BANGKOK — Both police and the defense ministry maintain that they have no knowledge of the men in civilian clothes who were seen assisting security forces during a recent crackdown on demonstrators.
Nearly a week after the clashes on Saturday, in which about 40 men wearing military-styled buzz cuts were deployed alongside the riot police, senior officials have yet to acknowledge who those men were, and what they were doing at the protest.
“Those 30, 40 people who assembled, I have no idea either which group they belonged to,” police spokesman Maj. Gen. Yingyot Thepchamnong said by phone on Wednesday. “But we are investigating.”
Top: The unidentified men can be seen at around 28:40 mark.
The spokesman initially even denied the existence of those mysterious men, but changed his stance after a reporter told him that there were multiple photographs and videos of the individuals.
“According to our protocols, the people in charge of the crowd control operations would wear uniforms when conducting their duties in order to avoid any misunderstanding,” Maj. Gen. Yingyot said. “There were also some plain-cloth officers, but they were usually scattered around the demonstration area.”
The group of men was deployed in two organized lines just behind the riot police during a confrontation with demonstrators in front of the Grand Palace on Saturday. Most carried, or wore, white colored construction helmets, and all of them had the same buzz cuts adopted by policemen and soldiers. None of the men displayed any ID.
Police made no attempt to drive out the unidentified men throughout the operation.
The military won’t acknowledge them either. Defense Ministry spokesman Maj. Gen. Kongcheep Tantravanich also flatly denied on the phone Wednesday that the armed forces had anything to do with the group.
“We are not related to them at all,” Kongcheep said briefly on the phone. “You have to ask the police.”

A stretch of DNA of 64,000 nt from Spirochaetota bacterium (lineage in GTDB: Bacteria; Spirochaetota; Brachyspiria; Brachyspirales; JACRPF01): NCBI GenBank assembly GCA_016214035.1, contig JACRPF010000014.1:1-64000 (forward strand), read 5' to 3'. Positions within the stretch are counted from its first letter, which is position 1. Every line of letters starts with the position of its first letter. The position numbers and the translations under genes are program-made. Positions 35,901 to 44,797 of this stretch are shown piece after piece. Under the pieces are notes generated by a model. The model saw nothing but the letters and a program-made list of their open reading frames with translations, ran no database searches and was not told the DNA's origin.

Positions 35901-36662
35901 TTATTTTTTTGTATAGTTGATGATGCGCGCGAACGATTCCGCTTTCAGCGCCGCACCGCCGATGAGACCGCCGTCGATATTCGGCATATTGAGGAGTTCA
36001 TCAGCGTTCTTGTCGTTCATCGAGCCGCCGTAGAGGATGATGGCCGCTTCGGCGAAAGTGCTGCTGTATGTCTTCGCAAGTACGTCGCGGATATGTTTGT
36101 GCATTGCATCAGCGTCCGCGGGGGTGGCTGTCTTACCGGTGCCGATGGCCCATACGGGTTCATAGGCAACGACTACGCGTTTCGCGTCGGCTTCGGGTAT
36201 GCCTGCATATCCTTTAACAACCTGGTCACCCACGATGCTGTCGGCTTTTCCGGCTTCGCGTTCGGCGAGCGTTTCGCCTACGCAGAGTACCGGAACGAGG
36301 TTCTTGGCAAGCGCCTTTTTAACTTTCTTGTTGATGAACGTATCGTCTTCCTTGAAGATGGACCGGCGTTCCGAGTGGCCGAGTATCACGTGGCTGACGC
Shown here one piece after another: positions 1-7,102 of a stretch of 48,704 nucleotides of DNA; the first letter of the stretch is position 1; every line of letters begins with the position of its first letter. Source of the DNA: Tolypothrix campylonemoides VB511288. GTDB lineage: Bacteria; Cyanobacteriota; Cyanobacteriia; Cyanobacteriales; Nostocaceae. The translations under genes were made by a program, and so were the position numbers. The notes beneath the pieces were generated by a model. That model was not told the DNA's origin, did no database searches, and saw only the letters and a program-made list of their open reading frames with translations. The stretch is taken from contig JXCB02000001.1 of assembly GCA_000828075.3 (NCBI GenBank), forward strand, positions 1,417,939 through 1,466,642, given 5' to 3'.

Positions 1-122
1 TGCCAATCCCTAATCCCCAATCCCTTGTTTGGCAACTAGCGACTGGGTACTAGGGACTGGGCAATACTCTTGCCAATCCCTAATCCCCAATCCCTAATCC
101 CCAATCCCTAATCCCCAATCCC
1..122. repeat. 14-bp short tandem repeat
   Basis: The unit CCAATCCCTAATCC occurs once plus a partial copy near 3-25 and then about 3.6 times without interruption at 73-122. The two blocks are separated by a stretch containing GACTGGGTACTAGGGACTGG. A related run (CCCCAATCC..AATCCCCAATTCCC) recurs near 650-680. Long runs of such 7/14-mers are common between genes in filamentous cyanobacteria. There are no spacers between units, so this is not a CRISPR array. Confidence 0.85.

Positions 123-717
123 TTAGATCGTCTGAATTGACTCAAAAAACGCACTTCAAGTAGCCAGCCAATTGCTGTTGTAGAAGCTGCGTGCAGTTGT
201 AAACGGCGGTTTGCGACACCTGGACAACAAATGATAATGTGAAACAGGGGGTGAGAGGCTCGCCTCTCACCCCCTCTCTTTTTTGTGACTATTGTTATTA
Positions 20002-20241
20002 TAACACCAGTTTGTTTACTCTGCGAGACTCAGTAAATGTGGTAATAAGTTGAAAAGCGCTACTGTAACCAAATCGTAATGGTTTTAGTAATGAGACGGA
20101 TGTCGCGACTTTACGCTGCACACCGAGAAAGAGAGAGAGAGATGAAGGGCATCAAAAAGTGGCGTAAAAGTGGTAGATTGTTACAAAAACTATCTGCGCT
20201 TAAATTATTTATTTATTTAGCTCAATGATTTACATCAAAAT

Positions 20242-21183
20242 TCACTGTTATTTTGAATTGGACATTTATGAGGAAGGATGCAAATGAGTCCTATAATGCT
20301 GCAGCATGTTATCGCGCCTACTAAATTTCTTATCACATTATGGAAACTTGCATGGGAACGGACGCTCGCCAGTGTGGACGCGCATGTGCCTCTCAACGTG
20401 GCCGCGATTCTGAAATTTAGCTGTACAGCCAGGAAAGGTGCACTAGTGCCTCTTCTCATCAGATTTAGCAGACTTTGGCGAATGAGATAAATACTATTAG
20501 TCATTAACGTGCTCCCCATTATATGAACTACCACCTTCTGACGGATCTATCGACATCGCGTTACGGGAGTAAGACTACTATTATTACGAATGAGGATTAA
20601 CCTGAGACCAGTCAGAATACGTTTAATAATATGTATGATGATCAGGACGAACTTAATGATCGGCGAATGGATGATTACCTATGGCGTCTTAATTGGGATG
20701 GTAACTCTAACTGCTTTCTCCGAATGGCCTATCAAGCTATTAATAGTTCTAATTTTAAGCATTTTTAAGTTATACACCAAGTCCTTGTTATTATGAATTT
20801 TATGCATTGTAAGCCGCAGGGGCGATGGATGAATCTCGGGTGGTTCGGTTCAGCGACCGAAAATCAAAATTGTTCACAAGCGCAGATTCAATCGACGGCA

Despite the denial, many demonstrators and observers are convinced that the men belonged to the authorities. Similar unidentified men were seen working closely with security officers in previous rallies. They were so ubiquitous that the protesters have a nickname for them – “Minions,” after a popular cartoon character.
In November, the military was forced to admit that one of the yellow-shirted men was one of their servicemen after he was struck in the head with a projectile during a protest.
Men with military-styled buzz cut march to reinforce the police lines at Government House to protesters’ boos and ironic applause. It is now clear beyond reasonable doubt that the yelllow-shirted men are security officers. #Thailand #KE #ม็อบ21ตุลา #WhatsHappeningInThailand pic.twitter.com/fz2Du1OT9S
— Khaosod English (@KhaosodEnglish) October 21, 2020
Police reform activist Somsri Hananuntasuk said this practice of deploying unidentified men in civilian clothes is not in line with international standards of crowd control.
“Why wear casual clothes? Why not clearly identify themselves to the public who they were?” Somsri said in a phone interview. “There was no need for plain-cloth officers at all, unless you want to infiltrate the protest and blame the demonstrators when there was violence.”
He added, “It wasn’t in compliance with international practice.”
Nonviolence advocate Gothom Arya also expressed alarm that no one seems to know who those white-helmeted men were. He called on the authorities to observe the rules of engagement and come clean about their agents in protests.
“If there were security officers in operation, they must identify themselves as such,” Gothom said. “Police must have an answer. They can’t just deny knowledge of the men. If they were in the area, police must know which side they belong to.”